|Gordon Bell||Barwon Health||Gordon is a very well known and respected member of the Barwon Health team. He volunteers across the emergency, renal dialysis, acute and community rehabilitation departments as a patient transport driver. Gordon strives for excellence in every aspect of his position and continues to inspire and motivate other volunteers in the region. Gordon transports consumers to and from life saving and life enhancing medical and recreational appointments, staff to their vehicles safely after dark or provides much needed companionship to some of our regions most isolated individuals. Gordon exudes an infectious positivity towards improving health outcomes for individuals in our community and a great community spirit in everything he does.|
|Ken Hawkins||Barwon Health||Ken volunteers at the Belmont Community Rehabilitation Facility, a community based residential recovery service that provides support for people with a lived experience of significant mental distress. Ken provides expert peer support counselling, as well as coaching, to aid people in their recovery journey. Ken sets an example of the potential for recovery within the service. The courage and integrity with which he relates his story to others inspires hope within the community that they too can recover. The authenticity of Ken’s story and the personal nature of his journey allows him to meet others in a unique place and provide support in a manner that no-one else in the service can provide.|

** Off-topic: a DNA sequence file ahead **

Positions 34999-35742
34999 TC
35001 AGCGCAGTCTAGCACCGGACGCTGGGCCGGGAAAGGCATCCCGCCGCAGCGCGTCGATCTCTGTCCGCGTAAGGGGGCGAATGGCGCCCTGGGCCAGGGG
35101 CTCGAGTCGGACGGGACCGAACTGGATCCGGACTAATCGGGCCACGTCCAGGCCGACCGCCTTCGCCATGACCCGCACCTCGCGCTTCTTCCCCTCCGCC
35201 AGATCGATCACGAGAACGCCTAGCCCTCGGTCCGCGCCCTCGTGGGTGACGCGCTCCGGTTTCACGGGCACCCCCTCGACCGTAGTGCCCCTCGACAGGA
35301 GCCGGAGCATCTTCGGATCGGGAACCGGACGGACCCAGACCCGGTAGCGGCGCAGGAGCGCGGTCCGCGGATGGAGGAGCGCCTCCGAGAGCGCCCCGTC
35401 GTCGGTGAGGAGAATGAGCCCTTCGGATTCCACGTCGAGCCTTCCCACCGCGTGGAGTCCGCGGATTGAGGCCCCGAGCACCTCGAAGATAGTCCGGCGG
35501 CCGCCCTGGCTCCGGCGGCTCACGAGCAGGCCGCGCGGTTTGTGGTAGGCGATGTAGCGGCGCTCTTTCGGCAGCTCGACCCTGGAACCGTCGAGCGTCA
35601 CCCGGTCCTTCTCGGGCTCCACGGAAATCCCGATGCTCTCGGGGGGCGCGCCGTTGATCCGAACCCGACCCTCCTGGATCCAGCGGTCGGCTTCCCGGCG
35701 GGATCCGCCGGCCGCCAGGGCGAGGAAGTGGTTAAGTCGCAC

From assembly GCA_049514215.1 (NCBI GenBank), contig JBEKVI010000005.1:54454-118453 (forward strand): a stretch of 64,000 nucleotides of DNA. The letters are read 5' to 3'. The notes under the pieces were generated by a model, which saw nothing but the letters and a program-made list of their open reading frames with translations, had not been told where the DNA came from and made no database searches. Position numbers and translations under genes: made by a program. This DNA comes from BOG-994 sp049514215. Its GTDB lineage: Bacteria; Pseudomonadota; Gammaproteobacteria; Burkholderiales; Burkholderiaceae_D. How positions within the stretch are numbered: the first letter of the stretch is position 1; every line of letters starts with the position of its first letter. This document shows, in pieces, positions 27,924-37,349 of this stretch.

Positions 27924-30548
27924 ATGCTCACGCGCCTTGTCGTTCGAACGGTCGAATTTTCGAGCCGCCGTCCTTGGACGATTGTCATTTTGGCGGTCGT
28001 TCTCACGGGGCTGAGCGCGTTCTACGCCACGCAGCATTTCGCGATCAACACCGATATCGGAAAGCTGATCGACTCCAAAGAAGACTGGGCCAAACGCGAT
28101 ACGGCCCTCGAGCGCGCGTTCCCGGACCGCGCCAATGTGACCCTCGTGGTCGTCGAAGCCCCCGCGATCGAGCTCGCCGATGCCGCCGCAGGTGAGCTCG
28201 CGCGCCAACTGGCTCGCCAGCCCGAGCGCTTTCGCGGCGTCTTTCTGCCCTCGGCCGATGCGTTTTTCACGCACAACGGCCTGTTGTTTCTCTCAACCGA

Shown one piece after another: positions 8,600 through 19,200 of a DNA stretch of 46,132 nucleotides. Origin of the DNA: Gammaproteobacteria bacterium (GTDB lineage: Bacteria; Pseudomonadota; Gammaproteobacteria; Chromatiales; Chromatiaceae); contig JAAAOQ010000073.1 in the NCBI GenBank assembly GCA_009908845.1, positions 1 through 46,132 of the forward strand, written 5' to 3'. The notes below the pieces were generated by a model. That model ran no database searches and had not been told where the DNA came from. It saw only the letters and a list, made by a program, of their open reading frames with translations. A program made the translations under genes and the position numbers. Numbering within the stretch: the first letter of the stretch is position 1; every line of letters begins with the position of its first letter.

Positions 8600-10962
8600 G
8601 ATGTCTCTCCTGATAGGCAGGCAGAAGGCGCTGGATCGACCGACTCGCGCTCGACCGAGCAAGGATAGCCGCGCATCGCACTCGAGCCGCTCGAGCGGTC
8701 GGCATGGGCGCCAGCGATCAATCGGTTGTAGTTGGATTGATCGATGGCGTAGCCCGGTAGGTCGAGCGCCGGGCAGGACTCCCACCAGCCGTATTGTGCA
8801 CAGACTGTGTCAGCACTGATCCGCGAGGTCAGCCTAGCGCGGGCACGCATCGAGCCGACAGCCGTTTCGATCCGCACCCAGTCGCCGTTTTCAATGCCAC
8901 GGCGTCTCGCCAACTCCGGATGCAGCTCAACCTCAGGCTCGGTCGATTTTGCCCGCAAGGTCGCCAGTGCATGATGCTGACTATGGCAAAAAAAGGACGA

Rural health services
|Cheryl Russell||Bass Coast Regional Health||Cheryl has been a meals-on-wheels volunteer since 1982, a mighty 31 years. She first volunteered with Bass Coast Shire Council and continued on as a volunteer with Bass Coast Regional Health (BCRH) when it took over the program in 1996. Cheryl routinely delivers meals once a week and is willing and available to assist whenever BCRH are short of volunteers. She is such a flexible volunteer that she will complete different trips to her normal route and often does two trips on one delivery day. Her coordinator and other staff consider her a pleasure to have on the team. Cheryl is always helpful and friendly and the clients cannot speak more highly of her.|